WCF, LBC, and TAG

A friend pointed me toward this post by Brandon Adams. From what I can tell Brandon is influenced a good bit by Gordon H. Clark and argues in his post that Van Tillian presuppositionalism and specifically TAG is inconsistent with the WCF and LBC. While I am not one to excitedly engage in the Van Til versus Clark debate there are a few areas where I believe Brandon is simply mistaken about Van Til and Bahnsen’s method. One of the reasons I do not tend to engage in arguments against Clarkianism is that I am rather unfamiliar with the position. (Another reason is that I do not wish to attempt to debate TurretinFan any time in the near future.) While there is a large amount of Brandon’s post that I will be the first to shout “amen” to there is not much by way of interaction with the position Van Til and Bahnsen actually held. In fact there are no quotes from either Van Til or Bahnsen in the entire post. Below are some points to consider when reading Brandon’s post.
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There are many things which are both presupposed and proven. The existence of God is one of them.

One does not “start” with the transcendental argument but the conceptual scheme which is proven through the transcendental argument. Since the conceptual scheme proven through transcendental argumentation is transcendentally necessary it must be used even in talking about the conceptual scheme. Thus TAG is not offered apart from the Christian worldview.

There are such things as proofs which are presuppositional. See for example  http://www.aomin.org/aoblog/index.php?itemid=3892 and http://www.aomin.org/aoblog/index.php?itemid=3894.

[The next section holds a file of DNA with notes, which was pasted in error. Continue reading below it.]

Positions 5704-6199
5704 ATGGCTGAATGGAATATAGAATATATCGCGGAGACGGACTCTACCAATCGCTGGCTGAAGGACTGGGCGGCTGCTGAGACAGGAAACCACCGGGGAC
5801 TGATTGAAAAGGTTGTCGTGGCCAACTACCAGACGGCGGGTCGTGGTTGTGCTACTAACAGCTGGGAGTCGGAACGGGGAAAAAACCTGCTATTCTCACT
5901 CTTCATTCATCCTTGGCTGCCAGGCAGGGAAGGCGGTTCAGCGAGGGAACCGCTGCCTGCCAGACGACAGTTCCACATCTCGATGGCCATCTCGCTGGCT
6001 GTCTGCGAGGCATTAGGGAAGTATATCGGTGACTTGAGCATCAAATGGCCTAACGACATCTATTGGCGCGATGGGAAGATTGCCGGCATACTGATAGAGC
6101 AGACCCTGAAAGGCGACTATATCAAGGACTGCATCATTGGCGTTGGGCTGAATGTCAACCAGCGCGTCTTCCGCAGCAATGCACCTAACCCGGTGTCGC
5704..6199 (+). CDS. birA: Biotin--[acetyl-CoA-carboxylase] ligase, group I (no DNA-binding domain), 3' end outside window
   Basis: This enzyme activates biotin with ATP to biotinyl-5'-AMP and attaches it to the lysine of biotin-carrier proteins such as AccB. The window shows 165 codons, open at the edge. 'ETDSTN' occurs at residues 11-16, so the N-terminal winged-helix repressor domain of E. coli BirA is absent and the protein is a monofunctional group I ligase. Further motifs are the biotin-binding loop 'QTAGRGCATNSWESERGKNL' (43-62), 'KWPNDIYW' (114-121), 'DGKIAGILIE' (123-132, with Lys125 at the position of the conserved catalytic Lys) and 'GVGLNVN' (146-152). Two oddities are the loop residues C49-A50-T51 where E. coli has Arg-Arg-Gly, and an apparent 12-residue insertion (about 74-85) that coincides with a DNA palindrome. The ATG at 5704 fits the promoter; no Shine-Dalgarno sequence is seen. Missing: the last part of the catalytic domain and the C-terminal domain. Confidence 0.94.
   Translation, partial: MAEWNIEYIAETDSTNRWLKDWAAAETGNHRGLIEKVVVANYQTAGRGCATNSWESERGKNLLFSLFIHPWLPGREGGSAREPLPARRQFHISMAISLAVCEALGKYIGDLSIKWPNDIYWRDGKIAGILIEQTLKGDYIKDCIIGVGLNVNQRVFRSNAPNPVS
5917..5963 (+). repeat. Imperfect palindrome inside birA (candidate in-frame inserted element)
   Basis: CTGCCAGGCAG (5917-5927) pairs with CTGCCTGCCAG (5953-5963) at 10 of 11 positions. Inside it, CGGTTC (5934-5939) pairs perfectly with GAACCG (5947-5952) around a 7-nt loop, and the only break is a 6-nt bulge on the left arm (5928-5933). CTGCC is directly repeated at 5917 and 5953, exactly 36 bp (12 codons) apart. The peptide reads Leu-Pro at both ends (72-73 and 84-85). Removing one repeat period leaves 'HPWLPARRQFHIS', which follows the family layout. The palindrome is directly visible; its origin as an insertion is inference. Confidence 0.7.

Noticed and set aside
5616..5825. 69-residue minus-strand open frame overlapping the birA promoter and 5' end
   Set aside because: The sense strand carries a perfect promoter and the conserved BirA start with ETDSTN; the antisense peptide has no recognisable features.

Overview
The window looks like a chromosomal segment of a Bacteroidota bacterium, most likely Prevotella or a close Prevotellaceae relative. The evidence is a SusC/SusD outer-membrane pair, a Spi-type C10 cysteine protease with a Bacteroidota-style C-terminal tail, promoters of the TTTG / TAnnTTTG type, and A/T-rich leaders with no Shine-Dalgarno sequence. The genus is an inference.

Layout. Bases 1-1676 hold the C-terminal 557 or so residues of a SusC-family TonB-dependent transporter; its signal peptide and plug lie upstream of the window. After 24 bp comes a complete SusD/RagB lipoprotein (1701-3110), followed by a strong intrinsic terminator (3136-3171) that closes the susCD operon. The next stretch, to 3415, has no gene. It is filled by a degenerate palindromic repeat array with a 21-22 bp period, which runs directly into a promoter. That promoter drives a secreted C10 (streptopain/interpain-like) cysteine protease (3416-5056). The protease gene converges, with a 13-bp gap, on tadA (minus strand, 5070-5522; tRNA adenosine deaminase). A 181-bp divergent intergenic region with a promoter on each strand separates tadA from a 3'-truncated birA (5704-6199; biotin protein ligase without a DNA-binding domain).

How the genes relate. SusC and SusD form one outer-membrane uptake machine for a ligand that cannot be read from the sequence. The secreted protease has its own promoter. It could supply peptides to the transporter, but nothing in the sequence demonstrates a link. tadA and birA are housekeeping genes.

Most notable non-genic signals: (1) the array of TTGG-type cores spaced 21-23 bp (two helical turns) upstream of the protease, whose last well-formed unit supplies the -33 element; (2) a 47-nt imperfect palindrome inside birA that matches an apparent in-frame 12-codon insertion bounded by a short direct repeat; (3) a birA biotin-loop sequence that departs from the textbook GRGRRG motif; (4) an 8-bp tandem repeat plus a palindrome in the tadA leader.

TAG is also a presuppositional proof. However, it is not a “rational proof…as opposed to an empirical proof.” The traditional analytic/synthetic categories of philosophy are inconsistent with Van Tillian presuppositionalism.

TAG cannot be “argued without ever opening your Bible” as it relies upon the content of the Christian worldview.

TAG is not an instance of petition principii. Broad epistemological circularity is not the same thing as vicious logical circularity.

TAG is not fallacious because it “proves the absurdity of the contrary, but it needs to prove the absurdity of the contradictory.” Where the Christian worldview is p, the “contrary” of p is ~p. If ~p reduces to an absurdity then p must be true. Clarkians unfortunately have a tendency to equivocate on what Van Til and Bahnsen etc. meant by the use of “contrary,” but the confusion is certainly understandable. I have touched on this subject here.

The quote that is provided from John Frame is not relevant to the point that Brandon is making. Frame’s contention is that TAG is virtually the same thing as the traditional argument(s) for the existence of God; however this is a fairly contentious subject within the Van Tillian variety of presuppositional apologetics. While TAG is in some senses like the traditional arguments for the existence of God it is not the same as traditional arguments. Van Til, Bahnsen, and Butler have argued this extensively and it would take more time and effort than I have available to me at the moment to get into the topic further.

The claim that people who believe Van Til’s presuppositionalism is the “methodology of the Westminster Confession…aren’t aware that other people besides Van Til developed presuppositional apologetics in the 20th century (namely Gordon Clark)” is, well, dubious. Most Van Tillians are aware of Clark if for no other reason than the somewhat embarrassing controversy involving Van Til and Clark.